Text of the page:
LDR requirements do not apply to hazardous wastes that are lab-packed and are not to be land disposed (e.g., lab packs that are going directly to an incineration facility). If the generator sends the lab-packed wastes to a processing facility before they are to be sent to an incineration facility, the land disposal treatment and notification requirements do not apply - provided that the wastes are only being bulked with like wastes, and that no other processing of the waste occurs. In such cases, however, the generator must still complete the GRR, including the questionnaire in Part 2A.

Alternate Treatment Standards

Ontario’s LDR program includes alternate treatment standards for a soil or a soil mixture and a debris or a debris mixture that is a listed waste or characteristic waste. These wastes may be treated in accordance with the waste-specific land disposal treatment requirements, or in accordance with the alternate treatment standards described in Section 82 (soil or a soil mixture) and Section 83 (debris or a debris mixture) of Regulation 347.

Soils

As described in the What are the mixture and derived-from rules for hazardous waste section, the mixture and derived-from rules are not strictly applied to waste soils (remediation wastes) from brownfield sites. Such remediation wastes are only deemed to be hazardous wastes when they are determined to be a characteristic waste.

The alternate treatment standards for waste that is a soil or a soil mixture are identified in Section 82 of Regulation 347. The land disposal treatment requirements for these wastes are as follows:

  • The characteristics that make the wastes ignitable, corrosive and reactive must be removed.
  • For leachate toxic wastes, all regulated constituents listed in Schedule 6 of Regulation 347 that are present in the waste must be treated so that:
    • The concentration after treatment is not more than 10% of the concentration before treatment (i.e., 90% reduction in the concentration of the regulated constituent), or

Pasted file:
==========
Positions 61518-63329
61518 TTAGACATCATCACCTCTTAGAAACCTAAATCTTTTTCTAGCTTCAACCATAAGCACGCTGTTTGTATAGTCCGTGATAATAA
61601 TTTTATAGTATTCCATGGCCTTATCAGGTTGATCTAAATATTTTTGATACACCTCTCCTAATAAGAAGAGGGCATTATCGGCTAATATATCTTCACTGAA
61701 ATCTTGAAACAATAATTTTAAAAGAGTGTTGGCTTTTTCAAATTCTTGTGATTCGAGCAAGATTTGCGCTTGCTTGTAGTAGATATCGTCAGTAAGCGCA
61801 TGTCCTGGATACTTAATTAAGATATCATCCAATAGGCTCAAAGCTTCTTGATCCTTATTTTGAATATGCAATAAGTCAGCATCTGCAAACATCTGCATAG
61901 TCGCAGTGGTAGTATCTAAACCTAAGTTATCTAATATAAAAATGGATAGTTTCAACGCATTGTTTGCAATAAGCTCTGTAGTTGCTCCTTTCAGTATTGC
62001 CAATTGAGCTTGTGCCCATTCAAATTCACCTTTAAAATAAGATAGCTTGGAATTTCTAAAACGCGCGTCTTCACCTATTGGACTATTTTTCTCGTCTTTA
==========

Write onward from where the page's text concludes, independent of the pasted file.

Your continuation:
• The concentration after treatment is less than 10 times the standard shown in Column 4 of Schedule 6. Please see the example below.

Soils may be land disposed without treatment if they are not ignitable, reactive or corrosive, and if none of the constituents listed in Schedule 6 is present at a concentration of more than 10 times the value listed in Column 4 of Schedule 6.

After a soil has been treated so that it meets the alternate treatment standard, it may still be a characteristic waste because it is leachate toxic. In such cases, the waste must be disposed of at a facility that is approved to accept hazardous wastes, and will then be deemed to have met the land disposal treatment requirements. If the waste is no longer a hazardous waste after treatment, it can be disposed of in a non-hazardous waste receiving facility.

If residuals from the treatment of soils that were a listed waste or characteristic waste are hazardous waste, they must be treated to meet the land disposal treatment requirement for the new waste stream. This provision applies unless the residuals are a soil or a soil mixture, in which case the alternate treatment standards can be used to meet the treatment requirement before land disposal.

Example (all concentrations are mg/L TCLP) - soil that is leachate toxic for cadmium (e.g., cadmium level exceeds Schedule 4 value of 0.5 mg/L):

  • No treatment is required if the cadmium concentration is below 1.1 mg/L (10 times the value in column 4 of Schedule 6)
  • Treatment is required if the initial concentration of cadmium in the soil is more than 1.1 mg/L. The treatment needs to achieve:
    • A cadmium concentration of 1.1 mg/L or less OR
    • A cadmium concentration above 1.1 mg/L, provided that the concentration after treatment is not more than 10% of the concentration before treatment (i.e., from 20 mg/L to 2 mg/L).

The soil may be disposed of at a non-hazardous waste facility only if the cadmium concentration in the treated soil is below 0.5 mg/L (leachate quality criteria from Schedule 4 of Regulation 347).